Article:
Locus of Control and Prosocial Behavior
We investigate how locus of control beliefs – the extent to which individuals attribute control over events in their life to themselves as opposed to outside factors – affect prosocial behavior and the private provision of public goods. We begin by developing a conceptual framework showing how locus of control beliefs serve as a weight placed on the returns from one’s own contributions (impure altruism) and others contributions (pure altruism). Using multiple data sets from Germany and the U.S., we show that individuals who relate consequences to their own behavior are more likely to contribute to climate change mitigation, to donate money and in-kind gifts to charitable causes, to share money with others, to cast a vote in parliamentary elections, and to donate blood. Our results provide comprehensive evidence that locus of control beliefs affect prosocial behavior.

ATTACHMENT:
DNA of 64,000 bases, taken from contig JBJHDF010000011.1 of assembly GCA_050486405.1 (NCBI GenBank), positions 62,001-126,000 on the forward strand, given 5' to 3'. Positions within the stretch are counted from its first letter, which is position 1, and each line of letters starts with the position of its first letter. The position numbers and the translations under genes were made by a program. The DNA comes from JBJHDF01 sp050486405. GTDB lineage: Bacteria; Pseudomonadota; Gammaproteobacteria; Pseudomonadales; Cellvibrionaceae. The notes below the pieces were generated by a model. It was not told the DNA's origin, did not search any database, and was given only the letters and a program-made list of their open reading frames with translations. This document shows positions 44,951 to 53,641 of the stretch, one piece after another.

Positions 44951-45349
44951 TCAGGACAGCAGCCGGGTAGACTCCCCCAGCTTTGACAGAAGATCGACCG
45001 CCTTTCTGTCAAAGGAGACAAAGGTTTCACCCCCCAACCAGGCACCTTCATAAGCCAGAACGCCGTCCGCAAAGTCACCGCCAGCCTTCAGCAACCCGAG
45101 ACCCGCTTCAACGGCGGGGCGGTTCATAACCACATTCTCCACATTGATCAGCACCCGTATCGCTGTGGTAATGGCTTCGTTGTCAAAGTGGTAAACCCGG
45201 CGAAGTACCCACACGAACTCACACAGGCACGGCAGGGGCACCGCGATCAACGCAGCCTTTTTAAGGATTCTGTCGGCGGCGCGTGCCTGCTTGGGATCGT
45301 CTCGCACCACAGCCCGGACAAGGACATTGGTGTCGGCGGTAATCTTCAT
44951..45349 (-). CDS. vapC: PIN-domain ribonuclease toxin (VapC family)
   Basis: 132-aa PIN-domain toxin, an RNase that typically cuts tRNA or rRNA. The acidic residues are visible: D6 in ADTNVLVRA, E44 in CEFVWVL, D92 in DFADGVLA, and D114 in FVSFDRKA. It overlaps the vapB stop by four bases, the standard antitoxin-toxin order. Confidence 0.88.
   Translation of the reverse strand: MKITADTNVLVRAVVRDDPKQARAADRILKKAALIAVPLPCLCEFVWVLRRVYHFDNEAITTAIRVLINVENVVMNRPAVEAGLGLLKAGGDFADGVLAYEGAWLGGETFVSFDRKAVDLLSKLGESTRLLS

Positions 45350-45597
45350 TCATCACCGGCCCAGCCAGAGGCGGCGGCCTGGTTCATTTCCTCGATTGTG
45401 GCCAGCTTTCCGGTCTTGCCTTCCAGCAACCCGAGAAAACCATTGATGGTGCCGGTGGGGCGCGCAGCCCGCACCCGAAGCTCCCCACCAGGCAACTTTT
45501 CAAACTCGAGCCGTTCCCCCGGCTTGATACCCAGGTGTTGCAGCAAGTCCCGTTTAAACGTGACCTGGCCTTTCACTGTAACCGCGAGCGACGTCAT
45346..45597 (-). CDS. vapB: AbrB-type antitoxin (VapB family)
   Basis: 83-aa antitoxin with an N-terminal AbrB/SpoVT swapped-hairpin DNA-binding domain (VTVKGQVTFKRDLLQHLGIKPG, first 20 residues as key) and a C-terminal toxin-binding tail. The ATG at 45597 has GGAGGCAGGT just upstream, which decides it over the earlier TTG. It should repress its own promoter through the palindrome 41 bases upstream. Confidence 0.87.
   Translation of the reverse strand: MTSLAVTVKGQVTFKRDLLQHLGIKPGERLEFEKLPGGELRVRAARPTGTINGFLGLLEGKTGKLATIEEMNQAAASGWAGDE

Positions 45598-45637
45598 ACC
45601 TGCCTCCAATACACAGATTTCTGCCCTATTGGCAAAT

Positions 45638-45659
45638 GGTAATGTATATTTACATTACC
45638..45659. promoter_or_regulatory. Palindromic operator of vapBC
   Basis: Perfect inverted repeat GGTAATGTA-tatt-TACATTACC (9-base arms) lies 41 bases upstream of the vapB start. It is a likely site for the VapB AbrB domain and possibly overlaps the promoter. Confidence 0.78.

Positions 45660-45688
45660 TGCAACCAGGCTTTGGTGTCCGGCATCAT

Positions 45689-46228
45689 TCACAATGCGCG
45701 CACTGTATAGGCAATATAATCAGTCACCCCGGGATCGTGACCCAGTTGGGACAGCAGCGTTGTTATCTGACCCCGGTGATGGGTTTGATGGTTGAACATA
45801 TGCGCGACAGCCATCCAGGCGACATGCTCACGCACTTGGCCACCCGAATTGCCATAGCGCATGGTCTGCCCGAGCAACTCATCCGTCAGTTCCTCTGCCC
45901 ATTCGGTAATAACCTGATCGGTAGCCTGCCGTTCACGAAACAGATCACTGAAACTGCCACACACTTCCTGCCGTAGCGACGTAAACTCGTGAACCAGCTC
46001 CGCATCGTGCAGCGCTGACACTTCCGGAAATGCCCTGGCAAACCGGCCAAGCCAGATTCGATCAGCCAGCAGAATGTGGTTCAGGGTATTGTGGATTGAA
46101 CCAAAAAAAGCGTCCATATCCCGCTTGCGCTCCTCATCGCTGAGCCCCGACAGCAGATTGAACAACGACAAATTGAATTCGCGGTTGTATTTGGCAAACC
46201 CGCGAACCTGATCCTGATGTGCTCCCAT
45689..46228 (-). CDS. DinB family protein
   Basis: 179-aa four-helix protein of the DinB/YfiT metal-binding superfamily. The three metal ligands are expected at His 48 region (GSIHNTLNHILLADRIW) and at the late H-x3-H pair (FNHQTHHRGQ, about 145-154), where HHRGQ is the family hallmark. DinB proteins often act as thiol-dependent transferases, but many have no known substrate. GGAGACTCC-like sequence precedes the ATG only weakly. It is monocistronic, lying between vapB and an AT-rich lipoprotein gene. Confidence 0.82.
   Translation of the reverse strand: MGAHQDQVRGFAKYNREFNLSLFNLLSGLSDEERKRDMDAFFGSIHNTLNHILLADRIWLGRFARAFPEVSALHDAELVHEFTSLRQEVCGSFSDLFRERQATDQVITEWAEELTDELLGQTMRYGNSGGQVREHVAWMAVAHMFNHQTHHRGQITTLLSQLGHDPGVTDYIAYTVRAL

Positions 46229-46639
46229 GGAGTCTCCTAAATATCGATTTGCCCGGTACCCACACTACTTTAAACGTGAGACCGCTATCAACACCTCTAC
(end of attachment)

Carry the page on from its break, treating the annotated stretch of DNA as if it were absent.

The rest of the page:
We are grateful for comments and suggestions by Maja Adena, Deborah Cobb-Clark, Steffen Huck, Katrina Jessoe, Martin Kesternich, John List, Travis Lybbert, and Arne Uhlendorff as well as by participants of the Advances with Field Experiments virtual conference 2020 (AFE), the Chicago Experimental Lunch Seminar, the 25th Annual Conference of the European Association of Environmental and Resource Economists (EAERE), the 2020 Virtual Congress of the European Economic Association (EEA), the 8th Conference for Social and Economic Data (8|KSWD), the 8th Mannheim Energy Conference, the 4th Workshop on Recent Advances in the Economics of Philanthropy, the 1st RWI Empirical Environmental Economics Workshop (RWI EEEW), and the 24th Spring Meeting of Young Economists (SMYE). Furthermore, we thank Sven Hansteen and Johanna Meier for excellent research assistance. We gratefully acknowledge financial support by the German Federal Ministry of Education and Research (BMBF) within the framework program “Economics of Climate Change” under grant 01LA1113A and by the Collaborative Research Center “Statistical Modeling of Nonlinear Dynamic Processes” (SFB 823) of the German Research Foundation (DFG), within the framework of Project A3, “Dynamic Technology Modeling”. We would also like to acknowledge financial support from the National Science Foundation under grant number SES-1658743. The views expressed herein are those of the authors and do not necessarily reflect the views of the National Bureau of Economic Research.